So WR Marcus Daniels arrived at Rutgers as a more highly touted recruit but has yet to realize that potential. He earned the 3WR role as a freshman and initially replaced the injured Tucker in the starting lineup this past year. However, Daniels was generally ineffective and showed an aversion to contact underneath. He often gave up yardage trying to avoid contact rather than turning upfield and earning the tough yardage. His ability to run was squandered. Instead of catching slant and crossing routes, he was used more on comeback routes – hitches, outs, etc. 2005 will be a key year for Daniels. He must contribute more or step aside in favor of those who can.
So WR Willie Foster was Daniel's high school teammate. Willie was expected to be the deep threat this past season. However, his opportunities were few because QB Ryan Hart has an effective range of only 30 yards. Furthermore, Forster played behind the record-breaking Moses, which further limited his opportunities. Foster has yet to demonstrate that he can adequately replace Moses. As with Daniels, next season will be a defining year for Foster.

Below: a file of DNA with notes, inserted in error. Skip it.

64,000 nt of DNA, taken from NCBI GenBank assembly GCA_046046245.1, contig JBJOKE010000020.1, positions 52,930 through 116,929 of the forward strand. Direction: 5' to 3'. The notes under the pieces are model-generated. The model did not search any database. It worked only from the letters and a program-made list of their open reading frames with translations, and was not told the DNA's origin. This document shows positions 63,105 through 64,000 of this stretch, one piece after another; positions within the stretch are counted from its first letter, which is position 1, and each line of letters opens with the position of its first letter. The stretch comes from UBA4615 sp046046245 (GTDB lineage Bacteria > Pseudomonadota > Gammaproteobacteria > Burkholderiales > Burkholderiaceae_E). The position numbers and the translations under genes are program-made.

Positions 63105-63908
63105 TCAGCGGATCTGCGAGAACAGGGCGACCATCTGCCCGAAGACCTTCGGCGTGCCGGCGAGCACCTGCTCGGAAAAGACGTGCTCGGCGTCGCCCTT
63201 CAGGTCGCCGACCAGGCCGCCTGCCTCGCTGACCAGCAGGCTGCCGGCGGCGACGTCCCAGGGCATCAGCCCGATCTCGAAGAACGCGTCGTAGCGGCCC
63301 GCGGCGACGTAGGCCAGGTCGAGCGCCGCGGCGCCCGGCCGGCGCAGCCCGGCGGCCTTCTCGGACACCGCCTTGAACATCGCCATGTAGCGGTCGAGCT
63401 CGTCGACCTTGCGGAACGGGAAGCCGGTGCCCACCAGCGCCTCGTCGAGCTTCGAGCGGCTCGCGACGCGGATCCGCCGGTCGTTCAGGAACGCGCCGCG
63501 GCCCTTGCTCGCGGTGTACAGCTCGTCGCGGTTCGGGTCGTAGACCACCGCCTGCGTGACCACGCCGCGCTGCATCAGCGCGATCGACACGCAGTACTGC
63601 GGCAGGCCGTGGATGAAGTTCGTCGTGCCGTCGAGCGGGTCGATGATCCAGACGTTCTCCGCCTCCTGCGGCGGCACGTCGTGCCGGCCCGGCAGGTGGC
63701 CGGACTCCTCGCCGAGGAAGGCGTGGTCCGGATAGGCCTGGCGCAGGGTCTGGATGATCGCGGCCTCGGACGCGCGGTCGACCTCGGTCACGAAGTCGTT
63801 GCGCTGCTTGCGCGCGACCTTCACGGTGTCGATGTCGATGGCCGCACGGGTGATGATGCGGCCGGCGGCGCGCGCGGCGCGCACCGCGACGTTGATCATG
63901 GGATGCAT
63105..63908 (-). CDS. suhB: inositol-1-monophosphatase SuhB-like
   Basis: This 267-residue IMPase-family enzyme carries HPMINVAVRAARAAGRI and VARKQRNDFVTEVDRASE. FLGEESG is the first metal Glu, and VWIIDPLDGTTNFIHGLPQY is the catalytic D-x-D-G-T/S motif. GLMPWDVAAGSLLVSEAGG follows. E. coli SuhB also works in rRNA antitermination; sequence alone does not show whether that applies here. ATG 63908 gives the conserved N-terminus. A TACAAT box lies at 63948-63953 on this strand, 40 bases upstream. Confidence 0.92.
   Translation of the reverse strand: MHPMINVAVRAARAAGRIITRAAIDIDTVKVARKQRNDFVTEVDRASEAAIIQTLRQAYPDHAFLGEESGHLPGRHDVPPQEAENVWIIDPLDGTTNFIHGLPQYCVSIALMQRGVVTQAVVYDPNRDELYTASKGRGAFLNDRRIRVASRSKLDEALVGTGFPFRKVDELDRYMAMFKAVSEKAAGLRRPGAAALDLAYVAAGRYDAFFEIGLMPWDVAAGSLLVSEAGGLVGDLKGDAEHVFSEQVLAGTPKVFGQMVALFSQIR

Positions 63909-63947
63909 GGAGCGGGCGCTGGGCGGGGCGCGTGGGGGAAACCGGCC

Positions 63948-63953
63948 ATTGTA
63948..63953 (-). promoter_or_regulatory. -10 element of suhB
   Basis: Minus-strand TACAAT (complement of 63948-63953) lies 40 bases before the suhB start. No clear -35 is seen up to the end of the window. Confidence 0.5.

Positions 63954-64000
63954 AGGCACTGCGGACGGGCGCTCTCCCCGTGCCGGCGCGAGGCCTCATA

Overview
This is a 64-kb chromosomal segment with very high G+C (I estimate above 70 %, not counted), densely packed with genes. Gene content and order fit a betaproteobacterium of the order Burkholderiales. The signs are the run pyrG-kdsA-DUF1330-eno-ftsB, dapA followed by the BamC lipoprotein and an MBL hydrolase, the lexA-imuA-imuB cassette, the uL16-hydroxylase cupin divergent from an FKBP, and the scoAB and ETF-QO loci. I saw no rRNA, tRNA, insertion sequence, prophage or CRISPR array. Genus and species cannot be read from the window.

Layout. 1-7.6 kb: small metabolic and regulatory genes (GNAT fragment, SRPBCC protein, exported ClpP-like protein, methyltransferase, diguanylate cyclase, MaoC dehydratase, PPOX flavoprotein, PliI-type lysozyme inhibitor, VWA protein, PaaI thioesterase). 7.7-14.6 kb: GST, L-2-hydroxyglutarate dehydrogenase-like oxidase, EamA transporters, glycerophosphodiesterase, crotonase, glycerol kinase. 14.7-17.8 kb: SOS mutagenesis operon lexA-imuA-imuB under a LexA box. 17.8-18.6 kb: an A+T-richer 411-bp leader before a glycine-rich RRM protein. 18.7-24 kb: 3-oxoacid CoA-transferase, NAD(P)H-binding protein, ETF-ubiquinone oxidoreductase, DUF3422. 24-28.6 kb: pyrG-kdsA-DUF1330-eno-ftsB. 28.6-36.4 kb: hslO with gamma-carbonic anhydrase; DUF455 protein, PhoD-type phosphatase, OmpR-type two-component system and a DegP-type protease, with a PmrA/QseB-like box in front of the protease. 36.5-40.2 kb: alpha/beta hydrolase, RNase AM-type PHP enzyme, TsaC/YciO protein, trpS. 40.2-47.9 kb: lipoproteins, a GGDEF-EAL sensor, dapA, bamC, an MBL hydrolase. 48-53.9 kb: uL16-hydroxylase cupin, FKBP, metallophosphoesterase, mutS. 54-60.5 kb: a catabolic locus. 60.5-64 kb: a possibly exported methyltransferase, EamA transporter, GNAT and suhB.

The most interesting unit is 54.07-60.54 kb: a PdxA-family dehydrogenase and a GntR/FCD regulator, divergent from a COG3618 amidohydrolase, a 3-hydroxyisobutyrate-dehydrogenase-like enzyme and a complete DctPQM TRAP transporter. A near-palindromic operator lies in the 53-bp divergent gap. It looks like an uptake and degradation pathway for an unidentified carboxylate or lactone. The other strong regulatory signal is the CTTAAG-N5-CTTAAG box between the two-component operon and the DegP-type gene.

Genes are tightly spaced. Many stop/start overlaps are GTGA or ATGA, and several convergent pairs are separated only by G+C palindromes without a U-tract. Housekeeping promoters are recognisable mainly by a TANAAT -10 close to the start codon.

So TE Sam Johnson assumed Pilch's role as the blocking TE. Unfortunately, he was not as effective in the role. This limited the viability of the 2TE formation as a power running lineup, especially in a two-back set because the passing attack was compromised with one fewer WR with no appreciable benefit to the rushing attack. Johnson also must improve his run blocking but he is only a second-year player. He should provide adequate depth behind and opposite Harris.
Sr WR Chris Baker was converted to WR after spending his freshman season as the scout team QB while he was academically ineligible. An injury ended his sophomore season early and, after another fling at QB in 2003 spring camp, he did not play at all in 2003. Written off as a non-contributor behind two promising sophomores (Daniels and Foster), Baker earned his way back into the playing rotation this past season. The season-ending injury to Tucker created an opportunity. With fellow backup Daniels struggling, Baker emerged as the starter opposite Moses, starting five games in the middle of the season. Apparently, he is on track to graduate next year and, as such, has regained a year of eligibility. Congratulations.